It’s almost Easter, so let’s check in on the most absurdly expensive Easter eggs I could find online. I do this every year. I still haven’t figured out why.
Low end? An extra-thick dark chocolate egg filled with individual truffles. They’re made with gin, wine, rum, and–
No, sorry. I was going to write opiates, but they’re not listed. My mistake.
Putting filled chocolates, or in this case, truffles, inside an egg is a British thing at this time of year. I never saw that done in the U.S. So there’s your vague gesture in the direction of intercultural education.
That’s from Hotel Chocolat for £29. With that, you get five paragraphs of prose, a generous side of adjectives, and a warning that the truffles aren’t for children.
Yeah, but surely we can waste more money than that
Hotel Chocolat also has a £55 two-tier box of chocolates. It’s not actually an egg, but why should we follow the rules when I’m the one who made them? Since it’s expensive enough to be called a cabinet, not a box, it fits right in here.
Yeah, it looks like a box to me too. Shows you what we know.
The money must’ve gone into the packaging here, because you only get four paragraphs of prose, and they’re shorter than the ones that come with the £29 egg.
At Fornum & Mason’s you can find a £45 milk chocolate egg that Glamour Magazine tells us is a work of art with a flawless shine and tercentenary-blend chocolate. A centenary or so back, I worked in a candy factory and I never once heard of a tercentenary blend. But then we weren’t making high-end chocolates. And they wouldn’t have told me what was going on anyway.
Each egg’s handcrafted to make sure it’s a little different from all the others. And every last one of them is better than all the others. They’re all guaranteed to rot your teeth.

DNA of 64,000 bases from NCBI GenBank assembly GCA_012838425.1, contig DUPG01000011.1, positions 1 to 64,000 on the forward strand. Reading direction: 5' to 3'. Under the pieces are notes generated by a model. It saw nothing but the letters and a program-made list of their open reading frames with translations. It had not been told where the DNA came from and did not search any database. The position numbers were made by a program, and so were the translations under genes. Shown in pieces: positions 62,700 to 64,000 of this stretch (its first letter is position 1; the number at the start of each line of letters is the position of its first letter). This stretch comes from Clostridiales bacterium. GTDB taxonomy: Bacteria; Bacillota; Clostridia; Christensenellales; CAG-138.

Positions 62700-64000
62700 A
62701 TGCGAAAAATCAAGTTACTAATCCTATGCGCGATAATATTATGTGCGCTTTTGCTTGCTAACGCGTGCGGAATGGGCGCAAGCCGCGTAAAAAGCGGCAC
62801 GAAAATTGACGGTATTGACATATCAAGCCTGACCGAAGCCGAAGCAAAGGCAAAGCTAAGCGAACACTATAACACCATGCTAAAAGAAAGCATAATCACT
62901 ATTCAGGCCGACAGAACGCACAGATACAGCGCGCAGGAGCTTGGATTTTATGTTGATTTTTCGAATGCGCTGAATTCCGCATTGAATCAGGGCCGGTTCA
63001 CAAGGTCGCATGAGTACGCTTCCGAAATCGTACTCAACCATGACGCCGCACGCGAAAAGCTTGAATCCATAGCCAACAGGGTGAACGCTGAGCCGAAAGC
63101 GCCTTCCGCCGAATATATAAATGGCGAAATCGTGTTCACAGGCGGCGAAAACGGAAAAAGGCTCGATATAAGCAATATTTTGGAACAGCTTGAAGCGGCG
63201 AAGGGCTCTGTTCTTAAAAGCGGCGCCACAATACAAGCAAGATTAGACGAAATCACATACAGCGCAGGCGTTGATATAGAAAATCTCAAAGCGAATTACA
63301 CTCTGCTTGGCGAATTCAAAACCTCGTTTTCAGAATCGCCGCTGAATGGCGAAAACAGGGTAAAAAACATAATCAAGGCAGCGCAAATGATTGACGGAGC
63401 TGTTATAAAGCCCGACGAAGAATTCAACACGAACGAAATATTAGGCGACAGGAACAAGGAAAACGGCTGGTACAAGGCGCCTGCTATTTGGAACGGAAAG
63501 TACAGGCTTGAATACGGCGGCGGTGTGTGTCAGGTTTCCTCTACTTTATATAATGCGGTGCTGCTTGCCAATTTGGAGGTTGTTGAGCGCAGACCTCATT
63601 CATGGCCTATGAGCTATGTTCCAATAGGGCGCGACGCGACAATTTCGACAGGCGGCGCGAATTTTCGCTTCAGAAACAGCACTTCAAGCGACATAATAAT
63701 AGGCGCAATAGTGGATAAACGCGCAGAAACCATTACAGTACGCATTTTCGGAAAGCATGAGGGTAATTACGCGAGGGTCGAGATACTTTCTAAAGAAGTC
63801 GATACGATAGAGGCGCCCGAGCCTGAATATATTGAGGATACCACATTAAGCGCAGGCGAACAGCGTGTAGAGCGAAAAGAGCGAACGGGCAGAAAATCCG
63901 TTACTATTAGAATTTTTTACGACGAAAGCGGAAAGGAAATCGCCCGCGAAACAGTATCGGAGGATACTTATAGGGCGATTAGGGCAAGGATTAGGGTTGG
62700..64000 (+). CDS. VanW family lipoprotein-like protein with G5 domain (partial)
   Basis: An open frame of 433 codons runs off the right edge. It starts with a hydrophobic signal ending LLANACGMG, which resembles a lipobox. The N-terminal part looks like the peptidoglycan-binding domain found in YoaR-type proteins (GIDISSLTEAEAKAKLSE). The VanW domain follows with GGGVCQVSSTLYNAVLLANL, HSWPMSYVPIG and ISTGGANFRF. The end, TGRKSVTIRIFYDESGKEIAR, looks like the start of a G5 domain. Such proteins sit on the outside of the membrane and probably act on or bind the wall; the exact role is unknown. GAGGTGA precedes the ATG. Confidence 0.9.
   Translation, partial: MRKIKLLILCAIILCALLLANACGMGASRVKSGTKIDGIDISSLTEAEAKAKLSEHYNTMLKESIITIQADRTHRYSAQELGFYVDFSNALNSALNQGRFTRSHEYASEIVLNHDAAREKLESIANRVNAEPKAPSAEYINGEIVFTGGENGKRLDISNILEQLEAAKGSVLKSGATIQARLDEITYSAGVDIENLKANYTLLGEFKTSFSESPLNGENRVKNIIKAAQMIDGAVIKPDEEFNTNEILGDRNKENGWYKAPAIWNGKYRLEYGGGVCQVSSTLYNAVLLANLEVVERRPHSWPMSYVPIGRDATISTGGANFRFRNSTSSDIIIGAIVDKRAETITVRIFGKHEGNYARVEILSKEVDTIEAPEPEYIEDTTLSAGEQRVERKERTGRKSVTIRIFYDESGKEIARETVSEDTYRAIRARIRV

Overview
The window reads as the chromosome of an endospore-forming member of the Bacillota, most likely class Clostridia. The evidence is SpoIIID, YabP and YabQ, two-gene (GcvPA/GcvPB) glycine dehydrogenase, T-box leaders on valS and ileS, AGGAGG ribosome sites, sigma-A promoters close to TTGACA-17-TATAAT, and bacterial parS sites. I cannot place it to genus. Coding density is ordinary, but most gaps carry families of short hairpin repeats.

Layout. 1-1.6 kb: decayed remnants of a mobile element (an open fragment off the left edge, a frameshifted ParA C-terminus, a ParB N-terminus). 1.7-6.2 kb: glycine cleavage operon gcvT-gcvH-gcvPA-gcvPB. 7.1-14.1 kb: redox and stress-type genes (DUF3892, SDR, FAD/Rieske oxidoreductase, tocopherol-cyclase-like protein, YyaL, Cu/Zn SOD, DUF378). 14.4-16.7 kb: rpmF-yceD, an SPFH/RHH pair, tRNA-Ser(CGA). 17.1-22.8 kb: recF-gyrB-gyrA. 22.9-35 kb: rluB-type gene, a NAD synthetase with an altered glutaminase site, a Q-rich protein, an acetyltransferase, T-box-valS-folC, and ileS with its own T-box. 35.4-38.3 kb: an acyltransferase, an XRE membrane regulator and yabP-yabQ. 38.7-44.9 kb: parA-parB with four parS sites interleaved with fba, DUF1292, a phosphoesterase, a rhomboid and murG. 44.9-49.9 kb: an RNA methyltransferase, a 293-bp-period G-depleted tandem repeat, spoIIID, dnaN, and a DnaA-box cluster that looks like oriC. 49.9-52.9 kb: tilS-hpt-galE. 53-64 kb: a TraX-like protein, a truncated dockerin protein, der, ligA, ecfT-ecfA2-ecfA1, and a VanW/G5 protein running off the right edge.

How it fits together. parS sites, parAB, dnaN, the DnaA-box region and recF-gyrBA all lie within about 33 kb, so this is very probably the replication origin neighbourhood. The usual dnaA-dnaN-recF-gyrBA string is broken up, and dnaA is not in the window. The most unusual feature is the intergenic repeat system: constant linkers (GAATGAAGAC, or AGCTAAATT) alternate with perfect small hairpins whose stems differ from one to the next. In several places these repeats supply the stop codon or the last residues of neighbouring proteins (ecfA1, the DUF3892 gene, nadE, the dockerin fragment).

Glamour also wedges in a Fortum & Mason’s spring hamper, which is cheating but the prices haven’t gotten absurd enough yet, so let’s go with it. It costs £125 and whoever wrote their article swears that Glamour readers are snapping up F & M hampers.
The hamper includes biscuits, which are cookies if you’re American, and–oh, other stuff, including a rosé sparkling tea that’s 0% ABV. That means alcohol by volume. Most tea is 0% alcohol by volume–it’s one reason you drink it to stay awake–but you don’t usually pay enough for that to be mentioned.
On the other hand, most tea isn’t sparkling. Or rosé.
No, I haven’t the faintest idea what the stuff is. But do you really care what’s in the hamper? It’s from Fortnum & Mason’s. It comes in a wicker basket that’s called a hamper because that’s how they do things over here.
Where I come from, the only thing we called a hamper was the whatsit we threw our dirty clothes in. We kept our cookies somewhere else. We’d have kept our tea somewhere else too but we didn’t drink tea.
And yes, of course I read Glamour Magazine. Once a year, just before Easter. They helped me develop the look you can admire in the photo at the top right of Notes’ home page.